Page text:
Online Program

Community Health Workers: Research, Education, and Advocacy. Experience of the field in the context of Community-based Participatory Research Projects

Monday, November 2, 2015

Jose Tovar, PhD, Florida Prevention Research Center, University of South Florida, Tampa, FL
Linda A. McCauley, RN, PhD, FAAN, FAAOHN, School of Nursing, Emory University, Atlanta, GA
Eugenia Economos, Farmworker Association of Florida, Apopka, FL
Valerie Mac, RN, PhD, Nell Hodgson Woodruff School of Nursing, Emory University, Atlanta, GA
Rosana Resende, PhD, Center for Latin American Studies, University of Florida, Gainesville, FL
Robert J. McDermott, PhD, College of Public Health, University of South Florida, Tampa, FL
In recent years, community members have been increasingly recognized as powerful agents of access and change and important research partners. The use of Community Health Workers (CHW) and community members as research advisors and data collectors are just some of the roles reflecting this recognition, each with a specific scope of action. In the context of three Community-based Participatory Research (CBPR) projects conducted by the Farmworker Association of Florida in collaboration with academic institutions, this paper focuses on the terminology and roles played by CHWs in the development, implementation, and evaluation of each project. The purpose is to clarify the expectations attached to these labels in the time frame of each project and highlight the challenges faced by academics, the community based organization, and the workers themselves while involved in a research-intervention partnership. The Farmworker Association of Florida is a statewide grassroots membership organization focus on building power among farmworkers and rural low-income communities of color and has embraced CBPR research as a means to increase members’ skills, access educational materials, and produce policy change. Current and former farmworkers have been community advisory members, recruiters, interviewers, focus group facilitators, promotores de salud, actors, writers, evaluators, and policy makers’ educators. How the institutions would define them and how they define themselves are a part of the discussion. How to develop, certify, and sustain community health workers while the different stages of the project are implemented are among the challenges discussed.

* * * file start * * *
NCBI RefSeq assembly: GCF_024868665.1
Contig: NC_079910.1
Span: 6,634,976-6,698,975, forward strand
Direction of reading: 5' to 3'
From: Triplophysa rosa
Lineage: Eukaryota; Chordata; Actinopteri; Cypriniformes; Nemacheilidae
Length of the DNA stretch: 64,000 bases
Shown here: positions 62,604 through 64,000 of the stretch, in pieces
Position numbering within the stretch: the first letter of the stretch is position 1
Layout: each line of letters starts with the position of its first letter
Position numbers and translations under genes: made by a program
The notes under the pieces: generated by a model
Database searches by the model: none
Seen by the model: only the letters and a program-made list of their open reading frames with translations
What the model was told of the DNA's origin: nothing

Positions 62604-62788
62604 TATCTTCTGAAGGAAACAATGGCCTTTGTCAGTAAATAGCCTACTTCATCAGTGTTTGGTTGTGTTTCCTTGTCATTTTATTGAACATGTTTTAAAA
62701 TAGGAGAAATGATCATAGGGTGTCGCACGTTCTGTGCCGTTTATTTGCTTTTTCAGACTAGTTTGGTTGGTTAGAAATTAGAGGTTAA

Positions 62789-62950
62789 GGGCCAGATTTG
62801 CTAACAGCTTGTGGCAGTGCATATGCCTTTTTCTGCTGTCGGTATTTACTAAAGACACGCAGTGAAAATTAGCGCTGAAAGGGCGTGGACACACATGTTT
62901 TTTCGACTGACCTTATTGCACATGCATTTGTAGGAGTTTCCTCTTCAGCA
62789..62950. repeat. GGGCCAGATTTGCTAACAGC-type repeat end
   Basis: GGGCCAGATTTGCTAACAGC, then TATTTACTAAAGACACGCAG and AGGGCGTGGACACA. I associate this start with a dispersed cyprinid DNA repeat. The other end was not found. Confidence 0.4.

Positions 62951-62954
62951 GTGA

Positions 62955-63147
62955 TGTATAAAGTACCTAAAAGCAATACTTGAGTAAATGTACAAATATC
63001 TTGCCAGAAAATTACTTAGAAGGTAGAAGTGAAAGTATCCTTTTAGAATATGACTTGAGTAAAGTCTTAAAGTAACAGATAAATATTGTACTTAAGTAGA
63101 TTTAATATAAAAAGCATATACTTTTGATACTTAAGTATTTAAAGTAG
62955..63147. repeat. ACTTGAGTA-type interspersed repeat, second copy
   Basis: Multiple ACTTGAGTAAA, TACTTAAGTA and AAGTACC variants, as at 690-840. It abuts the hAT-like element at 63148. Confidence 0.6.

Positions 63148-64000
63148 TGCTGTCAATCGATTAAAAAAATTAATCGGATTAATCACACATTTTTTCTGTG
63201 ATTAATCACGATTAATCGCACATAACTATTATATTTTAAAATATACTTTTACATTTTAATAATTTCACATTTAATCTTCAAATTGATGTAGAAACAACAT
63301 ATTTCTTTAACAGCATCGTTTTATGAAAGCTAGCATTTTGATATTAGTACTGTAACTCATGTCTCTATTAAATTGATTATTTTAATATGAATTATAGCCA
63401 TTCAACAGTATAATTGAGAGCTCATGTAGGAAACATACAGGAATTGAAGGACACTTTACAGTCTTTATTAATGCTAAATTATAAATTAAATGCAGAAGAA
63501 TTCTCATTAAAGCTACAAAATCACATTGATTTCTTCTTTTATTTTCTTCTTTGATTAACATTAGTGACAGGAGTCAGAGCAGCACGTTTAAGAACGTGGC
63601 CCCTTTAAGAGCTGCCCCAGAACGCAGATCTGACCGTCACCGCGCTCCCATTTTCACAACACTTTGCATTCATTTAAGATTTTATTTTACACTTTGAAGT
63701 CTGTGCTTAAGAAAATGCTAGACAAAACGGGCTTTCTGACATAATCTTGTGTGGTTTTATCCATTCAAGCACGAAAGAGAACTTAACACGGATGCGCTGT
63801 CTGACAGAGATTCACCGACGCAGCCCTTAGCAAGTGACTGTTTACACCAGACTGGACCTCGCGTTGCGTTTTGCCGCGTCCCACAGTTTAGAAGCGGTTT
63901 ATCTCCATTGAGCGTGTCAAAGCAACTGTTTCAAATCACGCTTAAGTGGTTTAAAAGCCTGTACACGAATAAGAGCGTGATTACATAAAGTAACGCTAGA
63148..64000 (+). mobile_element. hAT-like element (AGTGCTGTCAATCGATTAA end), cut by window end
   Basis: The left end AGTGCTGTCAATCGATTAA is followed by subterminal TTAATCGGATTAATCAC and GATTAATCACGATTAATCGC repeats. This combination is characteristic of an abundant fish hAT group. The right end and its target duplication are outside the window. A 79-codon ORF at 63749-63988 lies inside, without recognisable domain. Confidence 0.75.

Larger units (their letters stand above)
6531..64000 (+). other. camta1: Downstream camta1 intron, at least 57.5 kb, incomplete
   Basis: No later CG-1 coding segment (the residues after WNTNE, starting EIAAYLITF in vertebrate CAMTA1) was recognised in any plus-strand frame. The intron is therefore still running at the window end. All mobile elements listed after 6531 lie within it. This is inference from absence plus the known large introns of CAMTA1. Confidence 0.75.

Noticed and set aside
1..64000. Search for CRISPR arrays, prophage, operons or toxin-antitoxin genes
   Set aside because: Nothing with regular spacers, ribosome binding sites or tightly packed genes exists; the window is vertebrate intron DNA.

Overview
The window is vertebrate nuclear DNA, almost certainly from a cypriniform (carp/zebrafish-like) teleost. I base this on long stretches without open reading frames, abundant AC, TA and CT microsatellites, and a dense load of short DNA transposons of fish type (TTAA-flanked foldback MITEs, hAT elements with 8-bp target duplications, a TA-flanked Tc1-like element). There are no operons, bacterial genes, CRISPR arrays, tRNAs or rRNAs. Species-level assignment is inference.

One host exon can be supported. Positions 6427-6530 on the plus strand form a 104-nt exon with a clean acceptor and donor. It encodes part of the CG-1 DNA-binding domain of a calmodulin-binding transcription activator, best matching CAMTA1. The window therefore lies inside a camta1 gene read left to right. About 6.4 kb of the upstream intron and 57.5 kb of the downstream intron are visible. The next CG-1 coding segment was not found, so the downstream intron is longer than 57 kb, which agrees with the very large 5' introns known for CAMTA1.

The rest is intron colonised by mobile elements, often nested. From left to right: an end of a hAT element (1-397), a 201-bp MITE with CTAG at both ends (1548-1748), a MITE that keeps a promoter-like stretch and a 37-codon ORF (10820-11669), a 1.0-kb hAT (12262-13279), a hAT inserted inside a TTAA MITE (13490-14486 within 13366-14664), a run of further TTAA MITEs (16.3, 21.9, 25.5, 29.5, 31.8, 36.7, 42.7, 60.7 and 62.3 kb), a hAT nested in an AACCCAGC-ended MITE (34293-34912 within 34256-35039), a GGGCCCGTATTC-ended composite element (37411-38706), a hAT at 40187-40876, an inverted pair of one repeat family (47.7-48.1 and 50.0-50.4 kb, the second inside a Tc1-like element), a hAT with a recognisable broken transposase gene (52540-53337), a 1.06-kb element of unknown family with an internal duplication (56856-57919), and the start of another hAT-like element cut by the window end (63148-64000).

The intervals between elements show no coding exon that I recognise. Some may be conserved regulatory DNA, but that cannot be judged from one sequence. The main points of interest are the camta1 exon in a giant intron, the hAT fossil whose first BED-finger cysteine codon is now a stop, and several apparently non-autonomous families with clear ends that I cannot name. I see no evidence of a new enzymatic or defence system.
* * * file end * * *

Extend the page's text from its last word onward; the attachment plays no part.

Learning Areas:

Assessment of individual and community needs for health education
Conduct evaluation related to programs, research, and other areas of practice
Ethics, professional and legal requirements
Implementation of health education strategies, interventions and programs
Public health or related public policy
Public health or related research

Learning Objectives:
Identify the distinctive terms used to label community health workers in relation to the specific role played in the development, implementation, and evaluation of community-based participatory research projects. Evaluate the cost involved in the development and implementation of community health workers programs. Discuss the strategies, value, effects, and benefits of the implementation stages presented.

Keyword(s): Community Health Workers and Promoters, Community-Based Research (CBPR)

Presenting author's disclosure statement:

Qualified on the content I am responsible for because: I have been the project director of two out of the three community-based participatory research projects, and the co-principal investigator of the third project used in the development of this presentation.
Any relevant financial relationships? No

I agree to comply with the American Public Health Association Conflict of Interest and Commercial Support Guidelines, and to disclose to the participants any off-label or experimental uses of a commercial product or service discussed in my presentation.